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More than meets the eye
- by Mark van Tamelen, 16 February 2017
Anyone who has ever stayed in a hotel knows the story: green exit signs, fire extinguishers in the corridors, smoke detectors and evacuation plans hanging next to the door in every hallway. These are all visual safety features designed to help ensure guests get to safety as quickly as possible in an emergency. One can also imagine that hotels have numerous other adaptations to the installed systems which are designed to guarantee the safety of guests and staff.
Things are no different on vessels at sea. The major difference is in the impact these security features have on the construction of the vessel and the equipment on board. And that is the subject of this this blog.
When engineers determine the basis of a HVAC system, we always start by applying the rules laid down in SOLAS (the International Convention for the Safety of Life at Sea). They contain the minimum requirements a vessel and its equipment must meet in order to make sailing at sea as safe as possible.
In addition to SOLAS, classification societies have their own views and interpretations with which the vessel and equipment must comply to ensure the safety of those on board. This brings with it major challenges: HVAC systems are designed to respect all the rules while having the least possible impact on the design of the vessel and its components & systems. An installation on a container vessel is subject to different requirements than on a navy ship or cruise vessel. In addition, the rules of various classification societies can be interpreted in different ways, which may result in different realisations of the same system.
The six-star cruise vessel Scenic Eclipse is one of the projects on which we are currently working. This vessel is subject to Safe Return to Port (SRtP) requirements. The overall intentions with the SRtP regulations are to increase the vessels' robustness and ability to safely return to port unsupported after an incident of fire or flooding, and thus reduce the likelihood of evacuation.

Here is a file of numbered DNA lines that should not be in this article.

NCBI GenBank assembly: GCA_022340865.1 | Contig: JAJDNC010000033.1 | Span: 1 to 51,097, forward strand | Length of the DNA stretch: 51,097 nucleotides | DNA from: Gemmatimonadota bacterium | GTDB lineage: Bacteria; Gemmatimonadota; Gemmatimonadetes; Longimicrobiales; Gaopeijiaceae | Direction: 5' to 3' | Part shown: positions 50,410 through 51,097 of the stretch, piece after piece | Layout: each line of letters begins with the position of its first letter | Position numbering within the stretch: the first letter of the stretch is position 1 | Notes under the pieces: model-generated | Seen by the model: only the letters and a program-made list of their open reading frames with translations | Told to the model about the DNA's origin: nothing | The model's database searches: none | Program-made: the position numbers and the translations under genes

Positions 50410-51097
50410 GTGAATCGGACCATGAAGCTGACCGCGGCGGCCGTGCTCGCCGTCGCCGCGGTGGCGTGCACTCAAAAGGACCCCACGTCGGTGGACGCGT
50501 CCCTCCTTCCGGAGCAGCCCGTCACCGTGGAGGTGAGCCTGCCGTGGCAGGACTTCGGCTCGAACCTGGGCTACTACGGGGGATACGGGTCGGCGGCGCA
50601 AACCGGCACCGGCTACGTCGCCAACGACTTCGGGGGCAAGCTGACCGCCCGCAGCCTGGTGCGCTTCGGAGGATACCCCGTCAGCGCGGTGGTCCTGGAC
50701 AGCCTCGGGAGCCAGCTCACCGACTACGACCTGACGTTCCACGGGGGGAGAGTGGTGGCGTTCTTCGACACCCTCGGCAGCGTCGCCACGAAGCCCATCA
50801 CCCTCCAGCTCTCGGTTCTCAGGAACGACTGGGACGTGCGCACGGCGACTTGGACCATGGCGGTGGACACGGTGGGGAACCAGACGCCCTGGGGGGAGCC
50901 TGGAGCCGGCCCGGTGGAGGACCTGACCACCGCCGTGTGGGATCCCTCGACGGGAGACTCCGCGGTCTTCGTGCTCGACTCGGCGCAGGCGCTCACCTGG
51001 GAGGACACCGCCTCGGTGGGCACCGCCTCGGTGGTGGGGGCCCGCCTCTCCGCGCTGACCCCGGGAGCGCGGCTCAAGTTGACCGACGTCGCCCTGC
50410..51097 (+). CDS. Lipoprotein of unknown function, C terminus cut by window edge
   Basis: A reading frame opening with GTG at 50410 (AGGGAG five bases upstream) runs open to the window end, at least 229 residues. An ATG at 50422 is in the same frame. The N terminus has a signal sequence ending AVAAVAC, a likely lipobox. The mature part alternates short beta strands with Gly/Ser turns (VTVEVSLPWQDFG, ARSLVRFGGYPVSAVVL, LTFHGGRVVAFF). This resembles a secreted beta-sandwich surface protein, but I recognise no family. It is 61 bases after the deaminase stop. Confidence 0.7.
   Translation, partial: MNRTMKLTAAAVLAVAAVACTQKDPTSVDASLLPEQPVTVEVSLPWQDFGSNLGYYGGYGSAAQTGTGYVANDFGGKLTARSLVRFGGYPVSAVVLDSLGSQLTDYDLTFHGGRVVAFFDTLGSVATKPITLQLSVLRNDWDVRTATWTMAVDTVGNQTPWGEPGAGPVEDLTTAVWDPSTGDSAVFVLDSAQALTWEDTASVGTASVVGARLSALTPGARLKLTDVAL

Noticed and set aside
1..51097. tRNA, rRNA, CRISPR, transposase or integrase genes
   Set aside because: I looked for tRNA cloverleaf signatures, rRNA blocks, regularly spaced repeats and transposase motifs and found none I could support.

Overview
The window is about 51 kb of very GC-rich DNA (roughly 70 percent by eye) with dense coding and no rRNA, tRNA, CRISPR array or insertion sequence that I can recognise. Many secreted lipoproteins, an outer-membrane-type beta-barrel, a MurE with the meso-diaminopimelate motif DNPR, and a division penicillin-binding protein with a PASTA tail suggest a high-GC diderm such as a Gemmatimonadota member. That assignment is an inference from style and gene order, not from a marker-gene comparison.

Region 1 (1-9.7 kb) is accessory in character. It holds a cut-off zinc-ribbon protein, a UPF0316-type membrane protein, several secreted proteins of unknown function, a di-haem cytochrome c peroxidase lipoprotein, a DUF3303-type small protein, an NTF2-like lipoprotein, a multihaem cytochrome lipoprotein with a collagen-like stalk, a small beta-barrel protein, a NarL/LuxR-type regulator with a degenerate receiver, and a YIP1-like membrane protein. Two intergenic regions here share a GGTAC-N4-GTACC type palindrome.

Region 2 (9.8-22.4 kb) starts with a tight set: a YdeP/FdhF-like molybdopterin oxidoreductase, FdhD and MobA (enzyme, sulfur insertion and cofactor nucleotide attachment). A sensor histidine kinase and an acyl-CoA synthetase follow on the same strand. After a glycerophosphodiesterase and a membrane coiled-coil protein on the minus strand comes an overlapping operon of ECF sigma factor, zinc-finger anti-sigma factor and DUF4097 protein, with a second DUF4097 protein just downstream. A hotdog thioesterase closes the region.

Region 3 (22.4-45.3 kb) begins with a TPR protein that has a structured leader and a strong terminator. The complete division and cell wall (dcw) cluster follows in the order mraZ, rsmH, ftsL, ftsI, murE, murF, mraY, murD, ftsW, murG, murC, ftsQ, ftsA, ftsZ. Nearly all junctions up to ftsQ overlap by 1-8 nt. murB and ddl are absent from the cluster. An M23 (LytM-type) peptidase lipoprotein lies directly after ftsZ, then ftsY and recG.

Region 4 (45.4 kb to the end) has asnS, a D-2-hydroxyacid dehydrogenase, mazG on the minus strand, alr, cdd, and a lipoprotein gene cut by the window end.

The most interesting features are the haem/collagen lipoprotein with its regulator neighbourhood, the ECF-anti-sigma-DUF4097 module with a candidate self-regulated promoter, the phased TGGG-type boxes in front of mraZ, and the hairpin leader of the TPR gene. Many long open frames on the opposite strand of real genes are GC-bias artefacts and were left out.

The systems required to be available to support habitability- such as air conditioning and ventilation - must be arranged to be simultaneously available in the assigned Main Fires Zones (MFZ) should an incident occur in any other compartment. For any given case of fire within the casualty threshold, a safe area must be available in other main vertical zones than the one exposed to the incident. This requirement has a fairly large impact on the HVAC system, which is normally installed centrally.
What is the impact of the SRtP requirement on the HVAC system on board this cruise vessel?
While these considerations only refer to the impact of SRtP on the HVAC, they affect the design of many more systems on board. This requires a more multi-disciplinary/system-based approach throughout the new build project. For example, this cruise vessel also features a second wheelhouse and the possibility of setting up an emergency hospital. Furthermore, several other classifications which would impose different requirements on the vessel may also apply. For instance, Scenic Eclipse also has a polar code and a clean ship classification.
While the regulations of classification societies make our work extra challenging, applying inventive technologies allows us to guarantee the safety of passengers and crew.
Mark van Tamelen | Senior project engineer
Mark van Tamelen joined Heinen & Hopman in 2000. He started as a drafter in the Dutch yacht division and expanded his field of operation over the years to the export department. He now takes care of specific unique projects with enthusiasm and devotion, key characteristics for which all H&H’s employees are known.
The systems required to be available to support habitability must be arranged to be simultaneously available in the assigned Main Fires Zones (MFZ) should an incident occur in any other compartment.
Mark van Tamelen
- Project Manager
Mark van Tamelen
- Project Manager